The clinical psychology dissertation in its historical context: A social constructionist view
Leonard I. Goldstein (1992)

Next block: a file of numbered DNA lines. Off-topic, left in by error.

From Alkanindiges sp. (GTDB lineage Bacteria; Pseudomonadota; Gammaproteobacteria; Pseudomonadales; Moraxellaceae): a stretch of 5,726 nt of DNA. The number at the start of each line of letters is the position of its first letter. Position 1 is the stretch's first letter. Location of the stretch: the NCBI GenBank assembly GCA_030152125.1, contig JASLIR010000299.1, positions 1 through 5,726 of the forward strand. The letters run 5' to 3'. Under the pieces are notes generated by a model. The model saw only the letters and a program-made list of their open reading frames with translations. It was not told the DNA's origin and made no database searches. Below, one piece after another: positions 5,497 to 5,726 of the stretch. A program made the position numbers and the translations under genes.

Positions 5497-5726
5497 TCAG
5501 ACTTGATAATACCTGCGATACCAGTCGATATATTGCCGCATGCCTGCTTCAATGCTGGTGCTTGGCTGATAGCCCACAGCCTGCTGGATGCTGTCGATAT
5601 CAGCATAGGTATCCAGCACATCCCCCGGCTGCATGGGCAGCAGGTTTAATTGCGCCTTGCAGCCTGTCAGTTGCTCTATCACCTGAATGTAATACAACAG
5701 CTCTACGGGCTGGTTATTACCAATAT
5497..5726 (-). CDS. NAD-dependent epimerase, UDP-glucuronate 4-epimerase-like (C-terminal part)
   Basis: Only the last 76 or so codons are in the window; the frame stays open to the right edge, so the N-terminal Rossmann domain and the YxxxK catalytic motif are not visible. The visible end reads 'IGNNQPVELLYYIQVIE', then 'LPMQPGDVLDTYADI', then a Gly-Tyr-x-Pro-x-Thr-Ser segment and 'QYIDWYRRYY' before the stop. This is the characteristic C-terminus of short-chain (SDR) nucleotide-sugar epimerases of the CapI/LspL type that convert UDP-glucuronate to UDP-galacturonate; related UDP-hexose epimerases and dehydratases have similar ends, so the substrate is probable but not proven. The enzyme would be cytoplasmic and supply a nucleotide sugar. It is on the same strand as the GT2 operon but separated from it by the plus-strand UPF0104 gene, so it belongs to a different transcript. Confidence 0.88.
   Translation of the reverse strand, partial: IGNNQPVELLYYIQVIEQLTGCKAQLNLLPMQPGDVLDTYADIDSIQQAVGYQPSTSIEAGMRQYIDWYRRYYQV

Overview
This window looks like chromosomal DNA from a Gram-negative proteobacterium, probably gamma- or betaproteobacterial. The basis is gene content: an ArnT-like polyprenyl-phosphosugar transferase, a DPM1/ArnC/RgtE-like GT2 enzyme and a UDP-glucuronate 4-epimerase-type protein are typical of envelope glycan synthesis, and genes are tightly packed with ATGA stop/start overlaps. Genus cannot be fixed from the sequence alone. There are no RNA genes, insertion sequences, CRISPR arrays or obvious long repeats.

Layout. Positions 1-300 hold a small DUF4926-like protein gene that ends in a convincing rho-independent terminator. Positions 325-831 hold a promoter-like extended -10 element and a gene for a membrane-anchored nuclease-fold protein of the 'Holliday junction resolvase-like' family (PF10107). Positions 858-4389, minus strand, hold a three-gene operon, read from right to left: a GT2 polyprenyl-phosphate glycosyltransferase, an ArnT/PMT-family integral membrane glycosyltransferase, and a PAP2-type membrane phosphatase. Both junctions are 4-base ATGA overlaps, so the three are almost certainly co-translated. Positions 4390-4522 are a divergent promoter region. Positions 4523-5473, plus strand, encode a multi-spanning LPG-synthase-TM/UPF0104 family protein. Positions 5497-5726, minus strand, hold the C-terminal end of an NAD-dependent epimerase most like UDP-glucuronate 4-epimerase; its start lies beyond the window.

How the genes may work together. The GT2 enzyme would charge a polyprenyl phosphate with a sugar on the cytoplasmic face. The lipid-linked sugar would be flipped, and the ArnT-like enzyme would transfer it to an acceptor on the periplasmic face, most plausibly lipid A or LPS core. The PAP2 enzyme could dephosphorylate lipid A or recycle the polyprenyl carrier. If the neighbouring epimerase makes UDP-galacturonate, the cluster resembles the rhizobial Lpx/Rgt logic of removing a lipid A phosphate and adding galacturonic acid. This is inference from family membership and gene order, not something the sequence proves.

In the present work the author utilized the lens of social constructionism to provide a contextual analysis and examination of a past doctoral dissertation as the subject of a case study which served to exemplify and reflect some of the values, methods, and assumptions of the early 1970s in psychology; and then compared these with present-day values in the field as reflective of more recent contextual events. More specifically, a critical gaze was focused on both the original and the present theses as they reflected attitudes toward the philosophy of science and scientific inquiry, on the nature of training in psychology, and on the place of self-in-role reflection in that training. It was argued that these elements within psychology are socially constructed, that the rules of these constructions emerge from the soil of their own particular socio-historical time, and that to the extent that we fail to consider our own contextual place in history we become vulnerable to an intellectual myopia, and blind ourselves to alternative perspectives, realms of knowledge, and enlightenment. This thesis therefore has attempted to illuminate the present by placing the past in context. Since the dissertation under scrutiny and the graduate program which guided its production were both experienced by the author of the present thesis within its own programmatic context, the process of the current dissertation was itself an enactment of the mandated contextual analysis of the social constructionist metatheory.